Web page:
N.J. TAX COURT

Regent Care Center Inc. v. Hackensack

TAXATION

New Jersey Law Journal

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Regent Care Center Inc. v. Hackensack, Nos. 004748-2007, 004605-2008, 004972-2009, 006814-2010; Tax Court; opinion by Andresini, J.T.C.; decided and approved for publication January 28, 2013. DDS No. 35-5-8884 [22 pp.]

Regent Care Center Inc., the owner of a nursing home built in 1988 in Hackensack, challenges the assessments on the property for tax years 2007, 2008, 2009 and 2010.

The parties came to a number of stipulations at trial, which the court accepted, leaving as issues only the amounts properly attributable to entrepreneurial profit and depreciation. The depreciation issue includes disputes over the appropriate values attributable to physical depreciation, functional obsolescence and economic obsolescence.

Held: Plaintiff's expert's opinion as to entrepreneurial profit is accepted, concluding that it reasonably reflects the time, effort and incidental expenses of the owner-occupier in the development of the nursing home. It also accepts his calculation regarding physical depreciation given its continuous use and applies a $900,000 deduction for functional obsolescence. However, it finds that the property does not suffer from economic obsolenscence.

The court begins its analysis by restating the well-established principle that original assessments and judgments of county boards of taxation are entitled to a presumption of validity. However, it finds that, if taken as true, plaintiff's expert's opinion and the facts on which he relied create a debatable question regarding the correctness of the assessments sufficient to allow the court to make an independent determination of the value of plaintiff's property.

It then considers entrepreneurial profit, which reflects the difference between a property's total cost and its value after completion. It is included in determining market value when the developer or owner-operator makes improvements to property with the anticipation of realizing a profit on its resale. The status of the builder (as developer or owner-operator) is not dispositive of whether to include entrepreneurial profit within market value. It is justified, even for an owner-occupied and owner-constructed building, because the principle of uniformity requires such property to be treated in the same manner as investment or speculation property.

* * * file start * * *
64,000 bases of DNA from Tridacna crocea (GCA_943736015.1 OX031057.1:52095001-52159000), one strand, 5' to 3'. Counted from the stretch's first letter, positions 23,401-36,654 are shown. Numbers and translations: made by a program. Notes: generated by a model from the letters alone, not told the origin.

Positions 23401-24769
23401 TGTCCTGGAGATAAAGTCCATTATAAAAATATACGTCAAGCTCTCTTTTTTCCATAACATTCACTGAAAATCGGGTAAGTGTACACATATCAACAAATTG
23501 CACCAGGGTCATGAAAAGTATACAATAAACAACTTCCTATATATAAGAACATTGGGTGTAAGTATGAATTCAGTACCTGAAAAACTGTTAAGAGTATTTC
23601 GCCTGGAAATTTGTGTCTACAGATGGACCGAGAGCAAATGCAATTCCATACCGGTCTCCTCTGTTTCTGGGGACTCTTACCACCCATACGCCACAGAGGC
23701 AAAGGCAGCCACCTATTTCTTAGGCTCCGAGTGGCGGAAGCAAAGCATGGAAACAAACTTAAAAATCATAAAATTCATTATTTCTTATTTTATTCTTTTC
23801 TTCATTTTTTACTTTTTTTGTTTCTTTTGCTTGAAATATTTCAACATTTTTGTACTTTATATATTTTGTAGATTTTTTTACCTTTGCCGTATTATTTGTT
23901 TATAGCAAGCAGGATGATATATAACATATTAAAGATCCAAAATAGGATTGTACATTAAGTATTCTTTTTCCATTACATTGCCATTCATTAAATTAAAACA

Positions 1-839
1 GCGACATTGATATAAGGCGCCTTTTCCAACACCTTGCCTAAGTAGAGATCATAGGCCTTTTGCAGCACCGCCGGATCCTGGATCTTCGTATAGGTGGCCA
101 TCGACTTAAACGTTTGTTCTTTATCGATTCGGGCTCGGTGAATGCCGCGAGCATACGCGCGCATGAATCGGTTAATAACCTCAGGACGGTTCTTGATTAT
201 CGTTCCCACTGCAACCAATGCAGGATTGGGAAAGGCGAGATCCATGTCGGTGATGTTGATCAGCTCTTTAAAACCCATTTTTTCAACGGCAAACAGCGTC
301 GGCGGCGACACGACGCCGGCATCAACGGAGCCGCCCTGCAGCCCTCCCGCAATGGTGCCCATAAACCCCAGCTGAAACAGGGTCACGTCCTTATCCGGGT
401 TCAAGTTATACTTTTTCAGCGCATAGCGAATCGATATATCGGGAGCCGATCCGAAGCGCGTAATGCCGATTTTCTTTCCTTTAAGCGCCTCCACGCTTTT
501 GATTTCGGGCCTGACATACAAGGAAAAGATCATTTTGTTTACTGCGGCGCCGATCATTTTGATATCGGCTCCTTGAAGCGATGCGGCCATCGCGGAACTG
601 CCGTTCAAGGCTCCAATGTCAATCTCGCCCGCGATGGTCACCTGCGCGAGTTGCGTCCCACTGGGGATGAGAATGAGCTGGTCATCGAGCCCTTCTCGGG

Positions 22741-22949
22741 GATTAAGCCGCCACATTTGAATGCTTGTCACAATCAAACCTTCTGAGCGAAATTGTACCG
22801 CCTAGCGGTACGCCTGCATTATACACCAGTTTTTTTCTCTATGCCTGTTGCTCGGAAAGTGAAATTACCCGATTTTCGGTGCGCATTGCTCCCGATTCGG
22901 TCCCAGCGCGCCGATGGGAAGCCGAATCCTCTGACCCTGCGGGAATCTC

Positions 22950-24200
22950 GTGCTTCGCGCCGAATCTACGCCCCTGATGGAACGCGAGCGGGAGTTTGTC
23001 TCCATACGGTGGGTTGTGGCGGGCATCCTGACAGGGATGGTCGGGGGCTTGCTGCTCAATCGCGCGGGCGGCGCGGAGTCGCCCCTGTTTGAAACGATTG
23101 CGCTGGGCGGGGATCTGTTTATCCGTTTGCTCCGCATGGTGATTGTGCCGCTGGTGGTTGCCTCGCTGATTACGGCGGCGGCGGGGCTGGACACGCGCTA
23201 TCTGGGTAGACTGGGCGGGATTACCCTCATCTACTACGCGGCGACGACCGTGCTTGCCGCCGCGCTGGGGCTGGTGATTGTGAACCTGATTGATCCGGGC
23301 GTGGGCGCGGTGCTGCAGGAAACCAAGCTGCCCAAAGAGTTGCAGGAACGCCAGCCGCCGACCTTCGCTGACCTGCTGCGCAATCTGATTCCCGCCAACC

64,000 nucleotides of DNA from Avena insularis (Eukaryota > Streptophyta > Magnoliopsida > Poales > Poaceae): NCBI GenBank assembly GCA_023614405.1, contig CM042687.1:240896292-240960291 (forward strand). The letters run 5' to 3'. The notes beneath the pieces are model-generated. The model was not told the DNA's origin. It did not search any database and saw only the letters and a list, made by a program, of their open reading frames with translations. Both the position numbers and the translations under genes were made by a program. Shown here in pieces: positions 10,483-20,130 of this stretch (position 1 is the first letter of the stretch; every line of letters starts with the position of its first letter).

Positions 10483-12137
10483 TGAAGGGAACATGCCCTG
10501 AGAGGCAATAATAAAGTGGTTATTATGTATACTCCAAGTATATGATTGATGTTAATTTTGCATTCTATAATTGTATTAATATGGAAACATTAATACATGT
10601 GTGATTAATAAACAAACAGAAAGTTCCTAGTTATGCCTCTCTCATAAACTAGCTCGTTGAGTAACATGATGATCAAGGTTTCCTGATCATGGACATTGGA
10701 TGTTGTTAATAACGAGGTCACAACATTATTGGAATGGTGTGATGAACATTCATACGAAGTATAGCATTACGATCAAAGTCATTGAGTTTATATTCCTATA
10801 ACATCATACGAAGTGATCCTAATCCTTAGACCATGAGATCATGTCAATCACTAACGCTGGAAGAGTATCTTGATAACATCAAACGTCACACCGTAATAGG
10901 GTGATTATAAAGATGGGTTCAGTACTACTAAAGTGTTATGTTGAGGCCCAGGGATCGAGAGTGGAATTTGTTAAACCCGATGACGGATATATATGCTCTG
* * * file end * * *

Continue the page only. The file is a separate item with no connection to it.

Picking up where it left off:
After stating that 5 percent to 10 percent represented the typical addition for entrepreneurial profit, plaintiff's expert added 5 percent, arguing that because the subject was built for the needs of a specialized owner-occupier, a low value was appropriate. Defendant's expert added 10 percent. The court concludes that 5 percent is appropriate and reasonable, to reflect the time, effort and incidental expenses of the owner-occupier in the development of the nursing home.

As to depreciation, plaintiff's expert determined total depreciation to be 50 percent, broken down as 30 percent physical depreciation, 5 percent functional obsolescence and 15 percent economic obsolescence. Defendant's expert calculated 8 percent total depreciation. The court accepts 30 percent for physical depreciation, includes $900,000 for functional obsolescence, and excludes economic obsolescence.